Dressed in a crisp azure shirt and beige trousers, Gagan Arora (27) sat at a restaurant in a Noida mall on Thursday. While everyone around him ordered their meals, Arora had his eyes locked on his phone for half an hour before he finally got up.
Arora looked around and spotted a couple a few tables away. He walked up to them, introduced himself and asked if they would like to download an e-wallet.
A marketing executive for an e-wallet company, Arora frequents malls across Delhi and NCR in search of customers. He explains how such a wallet works, gets them to download it on their phones, and redeems cashbacks on the bills.
He said he has been working at the company since November and gets paid Rs 25,000 a month. But the job is difficult as the company has massive competition from other e-wallets, and almost no advertising or publicity to shore itself up.
“The job is comfortable because I have been dealing with customers for a while now. But who has job satisfaction in today’s world?” he said.
Meeting up to 90 per cent of the daily target of around 30 to 40 downloads fetches him an “incentive” of Rs 500 a day. The company’s parameter of “over-achievement” is meeting the minimum target or more for Rs 600 a day. The money, Arora said, is all right.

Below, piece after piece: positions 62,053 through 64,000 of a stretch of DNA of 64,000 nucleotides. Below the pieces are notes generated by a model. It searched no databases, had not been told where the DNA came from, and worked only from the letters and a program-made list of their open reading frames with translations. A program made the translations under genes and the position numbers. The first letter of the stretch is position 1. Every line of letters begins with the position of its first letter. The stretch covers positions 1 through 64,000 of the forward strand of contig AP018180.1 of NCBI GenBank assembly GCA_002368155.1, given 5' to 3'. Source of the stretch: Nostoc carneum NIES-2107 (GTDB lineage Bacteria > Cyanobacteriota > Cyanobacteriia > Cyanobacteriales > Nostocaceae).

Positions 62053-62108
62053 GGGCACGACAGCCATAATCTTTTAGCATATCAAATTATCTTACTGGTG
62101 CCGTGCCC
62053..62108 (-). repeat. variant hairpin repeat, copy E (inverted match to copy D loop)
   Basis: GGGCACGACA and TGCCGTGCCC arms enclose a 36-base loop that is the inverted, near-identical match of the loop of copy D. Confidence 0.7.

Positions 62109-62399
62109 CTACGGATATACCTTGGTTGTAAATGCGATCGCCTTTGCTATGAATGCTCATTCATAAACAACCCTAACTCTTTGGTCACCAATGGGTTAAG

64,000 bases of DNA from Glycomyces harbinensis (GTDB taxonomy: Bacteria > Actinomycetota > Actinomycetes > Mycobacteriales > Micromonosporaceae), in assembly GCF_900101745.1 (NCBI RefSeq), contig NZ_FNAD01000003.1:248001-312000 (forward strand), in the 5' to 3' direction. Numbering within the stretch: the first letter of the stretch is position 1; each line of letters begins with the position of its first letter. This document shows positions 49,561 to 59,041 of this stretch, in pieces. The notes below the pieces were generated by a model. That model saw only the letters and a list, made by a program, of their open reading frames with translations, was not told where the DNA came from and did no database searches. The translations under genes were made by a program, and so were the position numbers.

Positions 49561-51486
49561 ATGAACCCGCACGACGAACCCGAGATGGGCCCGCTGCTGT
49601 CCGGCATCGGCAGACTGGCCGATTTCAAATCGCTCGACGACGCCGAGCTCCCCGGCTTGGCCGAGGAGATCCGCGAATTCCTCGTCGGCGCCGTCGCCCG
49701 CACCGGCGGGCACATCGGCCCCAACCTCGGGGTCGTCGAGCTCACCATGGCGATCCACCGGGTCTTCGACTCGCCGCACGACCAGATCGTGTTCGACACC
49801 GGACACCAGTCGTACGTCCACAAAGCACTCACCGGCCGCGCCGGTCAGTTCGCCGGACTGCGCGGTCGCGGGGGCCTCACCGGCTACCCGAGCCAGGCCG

However, he said his real passion lies in theatre. After he finished his BCom through a correspondence course from DU, Arora decided against joining the family business — of manufacturing tiles — in Rajouri Garden. He tried unsuccessfully to get into the National School of Drama, and later enrolled in a theatre workshop in Connaught Place.
He has acted in plays in the capital and tried his hand at stand-up comedy at small events. Arora also spent a year in Mumbai, trying to find work in the film industry. He finally landed a role in Crime Patrol Dial 100’s Episode No. 142. Late payments, the uncertainty of landing roles and taunts from family forced him to return.
Like many his age, Arora took refuge in the capital’s booming service sector and settled down. He was hired by a “contractor” for the e-wallet company and paid Rs 700 a day for meeting a minimum daily target of five downloads.
When the contractor in October last year defaulted on a month’s payment, Arora walked up to the company headquarters in Gurgaon and requested relief. He was then hired directly at a raise of Rs 4,000. For the time being, theatre can wait.